The Pro Wrestling Hall of Fame is in for a wild ride in 2012, as Afa and Sika Anoa’i are set to be inducted. And the only thing wilder than a Wild Samoan is two of them.
“The hall of fame is the greatest acknowledgment that an athlete can receive,” Afa told SLAM! Wrestling. “It makes all the years worth it. I personally loved wrestling and it has been good to me and my family, so to be included in any hall of fame, to me, means that I have made my mark and legacy.”
One of the great things about the Pro Wrestling Hall of Fame is that there are no promotions involved. This hall of fame is in celebration of the professional wrestling business in general. Every year, votes are cast by historians, previous inductees and others associated with the business to decide who is to be inducted.
“I was honored that my brother Sika and I were on [the] list to be inducted,” Afa said. “I will be in my homeland of Samoa during the time of the induction. I would have liked to be there for my fans.”
The Wild Samoans were internationally recognized as one of the greatest tag teams in wrestling history, with perhaps the most unique look for a team. They’ve captured tag team gold on 21 occasions, around the world. Their behavior during interviews was quite outrageous. They would exercise their right to pick their noses and eat raw fish, which all went along with their characters.
The duo got their start in Stu Hart’s Stampede promotion, before joining the WWWF in early 1980, and they stood out like sore thumbs; in fact, their first match with the company was for the WWWF Tag Team Championships against Tito Santana and Ivan Putski. The brothers, managed by Captain Lou Albano, also competed in singles matches against then WWE Champion Bob Backlund. They eventually won the Tag Team titles from Putski and Santana. In the early ’80s, the Samoans joined the Mid-South and Mid-Atlantic territories, only to return to the WWE in 1983. Afa’s son Samula was later added to the team as well. Once Afa retired from in-ring competition, Sika made periodic appearances in the late 1980s, most famously participating in the Wrestlemania 4 battle royal. Afa made his return in 1992, managing his son Sam and nephew Solafa (later Rikishi), a duo known as The Headshrinkers. Afa also opened up a training facility in the 1970s, and names such as Yokozuna, Billy Kidman, Gary Albright, and Batista came through the doors.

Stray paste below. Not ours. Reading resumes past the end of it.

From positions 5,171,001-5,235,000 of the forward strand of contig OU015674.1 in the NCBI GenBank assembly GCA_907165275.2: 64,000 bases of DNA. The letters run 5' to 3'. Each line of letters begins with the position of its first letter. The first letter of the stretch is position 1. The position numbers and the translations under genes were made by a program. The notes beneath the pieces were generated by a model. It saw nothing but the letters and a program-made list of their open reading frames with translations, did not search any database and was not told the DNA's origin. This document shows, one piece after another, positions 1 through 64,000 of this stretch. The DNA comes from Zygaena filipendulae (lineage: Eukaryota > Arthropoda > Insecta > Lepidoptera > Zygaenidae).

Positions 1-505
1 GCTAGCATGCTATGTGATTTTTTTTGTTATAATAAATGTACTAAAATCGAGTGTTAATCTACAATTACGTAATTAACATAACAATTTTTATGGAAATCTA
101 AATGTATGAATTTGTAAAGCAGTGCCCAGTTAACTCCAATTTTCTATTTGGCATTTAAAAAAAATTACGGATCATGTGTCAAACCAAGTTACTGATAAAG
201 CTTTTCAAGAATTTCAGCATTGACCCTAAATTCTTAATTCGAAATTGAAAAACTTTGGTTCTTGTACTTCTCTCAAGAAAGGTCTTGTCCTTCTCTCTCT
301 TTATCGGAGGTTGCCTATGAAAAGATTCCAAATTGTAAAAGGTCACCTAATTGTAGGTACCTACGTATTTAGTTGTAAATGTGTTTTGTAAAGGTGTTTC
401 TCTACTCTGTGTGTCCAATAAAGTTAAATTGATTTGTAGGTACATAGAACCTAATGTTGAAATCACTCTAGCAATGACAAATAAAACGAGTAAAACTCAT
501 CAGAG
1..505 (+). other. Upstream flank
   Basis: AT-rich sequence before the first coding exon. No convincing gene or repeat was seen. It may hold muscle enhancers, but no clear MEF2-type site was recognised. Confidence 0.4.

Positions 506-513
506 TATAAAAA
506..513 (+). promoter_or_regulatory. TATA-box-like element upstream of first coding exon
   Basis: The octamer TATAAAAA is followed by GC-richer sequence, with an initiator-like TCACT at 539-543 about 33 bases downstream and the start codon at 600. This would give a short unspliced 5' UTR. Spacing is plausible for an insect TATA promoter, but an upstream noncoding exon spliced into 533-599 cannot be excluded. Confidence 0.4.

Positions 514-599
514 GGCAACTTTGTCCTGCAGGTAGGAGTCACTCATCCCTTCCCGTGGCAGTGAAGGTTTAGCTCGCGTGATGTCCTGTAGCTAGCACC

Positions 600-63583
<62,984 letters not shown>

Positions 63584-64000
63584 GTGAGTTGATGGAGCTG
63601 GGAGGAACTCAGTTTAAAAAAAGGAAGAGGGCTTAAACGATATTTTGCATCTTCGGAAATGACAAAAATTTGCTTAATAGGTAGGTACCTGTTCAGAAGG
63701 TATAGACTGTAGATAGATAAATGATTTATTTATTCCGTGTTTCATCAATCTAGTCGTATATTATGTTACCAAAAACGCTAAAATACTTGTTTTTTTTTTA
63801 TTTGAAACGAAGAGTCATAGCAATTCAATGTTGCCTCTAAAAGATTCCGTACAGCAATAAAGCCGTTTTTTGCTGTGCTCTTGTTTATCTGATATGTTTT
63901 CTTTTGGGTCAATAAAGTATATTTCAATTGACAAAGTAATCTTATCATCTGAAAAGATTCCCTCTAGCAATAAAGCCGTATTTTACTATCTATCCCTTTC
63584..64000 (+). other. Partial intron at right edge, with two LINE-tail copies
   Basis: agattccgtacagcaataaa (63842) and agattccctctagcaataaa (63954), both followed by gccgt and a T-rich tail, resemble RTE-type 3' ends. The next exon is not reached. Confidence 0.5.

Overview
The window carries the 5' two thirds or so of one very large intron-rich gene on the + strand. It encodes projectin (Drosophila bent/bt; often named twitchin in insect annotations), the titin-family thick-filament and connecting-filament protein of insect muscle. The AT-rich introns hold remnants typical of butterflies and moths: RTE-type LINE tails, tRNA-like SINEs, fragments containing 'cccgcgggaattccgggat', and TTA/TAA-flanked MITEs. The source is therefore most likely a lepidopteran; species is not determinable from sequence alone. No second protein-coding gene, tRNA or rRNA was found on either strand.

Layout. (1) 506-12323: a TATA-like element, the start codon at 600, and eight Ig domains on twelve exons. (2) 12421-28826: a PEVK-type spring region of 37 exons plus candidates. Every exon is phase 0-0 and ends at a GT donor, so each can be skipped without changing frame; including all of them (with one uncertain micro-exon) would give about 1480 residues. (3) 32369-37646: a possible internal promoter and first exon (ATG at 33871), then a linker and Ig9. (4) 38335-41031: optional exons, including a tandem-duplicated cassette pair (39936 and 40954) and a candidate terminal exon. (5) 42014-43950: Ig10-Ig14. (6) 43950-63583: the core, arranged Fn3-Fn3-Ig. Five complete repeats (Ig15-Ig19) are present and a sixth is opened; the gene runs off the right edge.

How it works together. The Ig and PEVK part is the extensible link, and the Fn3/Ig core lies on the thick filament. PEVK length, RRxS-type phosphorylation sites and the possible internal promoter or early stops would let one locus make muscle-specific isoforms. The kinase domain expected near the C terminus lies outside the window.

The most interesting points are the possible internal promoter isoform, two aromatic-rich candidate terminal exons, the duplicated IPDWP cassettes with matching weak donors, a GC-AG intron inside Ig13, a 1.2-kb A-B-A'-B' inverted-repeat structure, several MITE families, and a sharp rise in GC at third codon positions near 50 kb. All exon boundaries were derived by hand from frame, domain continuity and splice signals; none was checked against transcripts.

It’s seldom that wrestling legends get a chance to reconnect with one another outside the business. But events such as the Pro Wrestling Hall of Fame banquet often serve as a meeting place for those wrestlers.
“I enjoy wrestling conventions, because it gives me a chance to see other legends,” Afa said. “I live in Florida, so there are lots of retired wrestlers here and it’s always good to bump into them.”
What may be equally, if not more important to Afa, is the chance to meet some of his supporters at these events.
“It is always great to meet our fans and talk about the old days,” he said. “I have met so many loyal wrestling fans and I have said many times, that there are no fans like wrestling fans. They are respectful, thankful and sincere when they meet you. It is also the fans who made me who I am today, and I owe them my career.”
Though he is disappointed that he will not be able to attend next year due to previous commitments, Afa is delighted to be on the induction list for 2012, and is planning to attend in 2013.
And even though he is retired, Afa still contributes to the business in other ways.
“I think being a trainer is my greatest gift,” he said. “I love teaching young men and women the ropes. It is a good feeling to know that you are a part of a dream that these youngsters are working toward. It’s also a blessing to have so many of them in my life as students, and my ‘wrestling kids.’ This keeps me very active in the sport and in my career.”
Blaine van der Griend is running wild…